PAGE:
For some, according to consultant Mike Shields, when you think of sports advertising it generally consists of "big brands doing tentpole sponsorships. Sports doesn't scream data technology and programmatic." But for others, data-driven Moneyball for teams and athletes has made the jump to data-driven addressable advertising in sports programming. At the recent TV of Tomorrow NYC conference, Shields sat down with Laurie Shackell, vice president of sports advanced advertising at WarnerMedia, and Brian Cordes, vice president head of strategic partnerships for Xandr, to discuss the use of data in the sports programming arena.
Changes in the Sports Marketplace
Generally speaking, at least for marquee events, the sports advertising business hasn't changed much in the past few years. Shackell offered that most clients in the sports landscape don't want to give up national GRPs, which, to them, are precious — especially for big events such as the All-Star Game, NCAA Tournament, and Super Bowl. "And we are not suggesting [they] change that."
She also noted that overall sports programming consumption has continued to grow across all platforms. Within this rich and growing market, the recent merger of Time Warner with AT&T's WarnerMedia and Xandr, perfectly positioned the brand to capture the full value of sports across platforms and buying mechanisms for both national and local campaigns.
New Forms of Advertising
Sports programming usage by fans is increasingly fragmenting, while becoming more engaging — if that's even possible. "Bite-size consumption and social media are such a huge part of [sports programming] now," creating media campaigns is more complicated, Shields noted.
That complexity brings added opportunity, Shackell said. "The Bleacher Report always says that the moment is born on TV," she said. "Now we can take those moments, whether it's online or even onsite at a fan fest," and add the excitement and engagement … to a measurable campaign.
One-to-one targeting, Cordes explained, is another distribution point where sports advertising can be especially effective. Cordes cited Xandr's ability to pinpoint a specific athlete's fans and match messaging to purchasing behavior via addressable on TV or cross-screen addressable programmatic, as an example. "It [extends] that distribution point across a more amplified sponsorship role," he added.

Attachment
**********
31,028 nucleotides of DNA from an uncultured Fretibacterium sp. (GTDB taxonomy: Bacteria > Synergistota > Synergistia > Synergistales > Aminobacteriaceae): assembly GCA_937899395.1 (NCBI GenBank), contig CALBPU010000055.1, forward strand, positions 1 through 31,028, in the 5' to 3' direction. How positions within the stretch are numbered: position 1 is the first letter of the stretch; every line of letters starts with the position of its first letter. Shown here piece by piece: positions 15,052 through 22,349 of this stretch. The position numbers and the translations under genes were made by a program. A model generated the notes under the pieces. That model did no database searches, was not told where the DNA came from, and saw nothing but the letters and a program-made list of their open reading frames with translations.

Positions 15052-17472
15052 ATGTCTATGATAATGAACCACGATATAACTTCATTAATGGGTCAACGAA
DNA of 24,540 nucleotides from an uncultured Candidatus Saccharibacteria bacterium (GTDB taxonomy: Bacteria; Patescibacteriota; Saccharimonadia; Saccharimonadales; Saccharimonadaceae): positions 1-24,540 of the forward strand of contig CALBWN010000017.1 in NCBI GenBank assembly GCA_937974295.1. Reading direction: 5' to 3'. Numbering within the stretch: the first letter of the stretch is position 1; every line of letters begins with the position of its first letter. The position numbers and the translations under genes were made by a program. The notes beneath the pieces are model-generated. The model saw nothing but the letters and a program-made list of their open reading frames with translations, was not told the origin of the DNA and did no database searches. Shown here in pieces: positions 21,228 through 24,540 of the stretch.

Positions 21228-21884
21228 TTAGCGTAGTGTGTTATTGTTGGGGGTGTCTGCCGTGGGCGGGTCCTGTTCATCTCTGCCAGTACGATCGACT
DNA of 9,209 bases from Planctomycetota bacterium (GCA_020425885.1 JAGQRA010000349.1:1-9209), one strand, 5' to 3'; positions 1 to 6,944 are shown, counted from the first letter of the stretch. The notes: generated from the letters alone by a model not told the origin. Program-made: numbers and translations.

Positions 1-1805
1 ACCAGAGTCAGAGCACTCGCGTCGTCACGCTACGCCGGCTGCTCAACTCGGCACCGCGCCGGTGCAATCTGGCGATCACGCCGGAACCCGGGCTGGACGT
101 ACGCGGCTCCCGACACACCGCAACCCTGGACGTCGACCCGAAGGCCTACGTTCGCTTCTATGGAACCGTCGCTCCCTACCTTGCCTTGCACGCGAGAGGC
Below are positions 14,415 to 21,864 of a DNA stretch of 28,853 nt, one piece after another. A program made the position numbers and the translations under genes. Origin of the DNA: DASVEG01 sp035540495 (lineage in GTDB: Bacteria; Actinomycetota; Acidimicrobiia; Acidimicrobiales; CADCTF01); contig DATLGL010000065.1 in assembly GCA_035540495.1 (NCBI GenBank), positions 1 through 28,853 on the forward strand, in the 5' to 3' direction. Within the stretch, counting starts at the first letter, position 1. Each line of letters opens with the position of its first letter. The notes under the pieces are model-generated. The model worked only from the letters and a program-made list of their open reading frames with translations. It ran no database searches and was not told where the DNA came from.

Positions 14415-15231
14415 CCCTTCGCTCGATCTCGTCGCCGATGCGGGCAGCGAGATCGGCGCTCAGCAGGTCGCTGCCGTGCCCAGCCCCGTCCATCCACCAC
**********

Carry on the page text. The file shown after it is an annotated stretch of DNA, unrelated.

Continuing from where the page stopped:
Finding the Right Creative
One common question in addressable TV is what content to use, Cordes noted. "Ninety-five percent of what we see is people using traditional TV spots — the same spot they use in national linear — and bringing it to addressable," he explained. This adds frequency to those households most likely to convert. "But advertisers will always yearn for better and more relevant content, and it was always so expensive to make another 30-second spot."
Cordes recommended that advertisers take elements of the content already being built to leverage in other distribution points, such as addressable TV, along with what they're already purchasing from a sports perspective. "It's where we see a big potential for the future," he said.
With the ability to leverage multiple platforms and adaptable creative for both national and local campaigns, today's sports advertising marketplace is flexible, effective, and growing. "We've also stumbled on a new idea around frequency management and impression distribution," Cordes said. The idea focuses on where it's possible to reach all potential populations for a brand via addressable, from heavy to very light viewers of TV, overcoming some of the challenges of linear.
That, along with enabling direct-to-consumer advertisers to enter the TV space, indicates growth potential across all verticals and types of advertisers.
Photo description: From L to R, the speakers are: Mike Shields, CEO of Shields Strategic Consulting (moderator); Laurie Shackell, VP of Sports Advanced Advertising at WarnerMedia; Brian J. Cordes, VP and Head of Strategic Partnerships at Xandr.
Photo credit: TVOT-NYC
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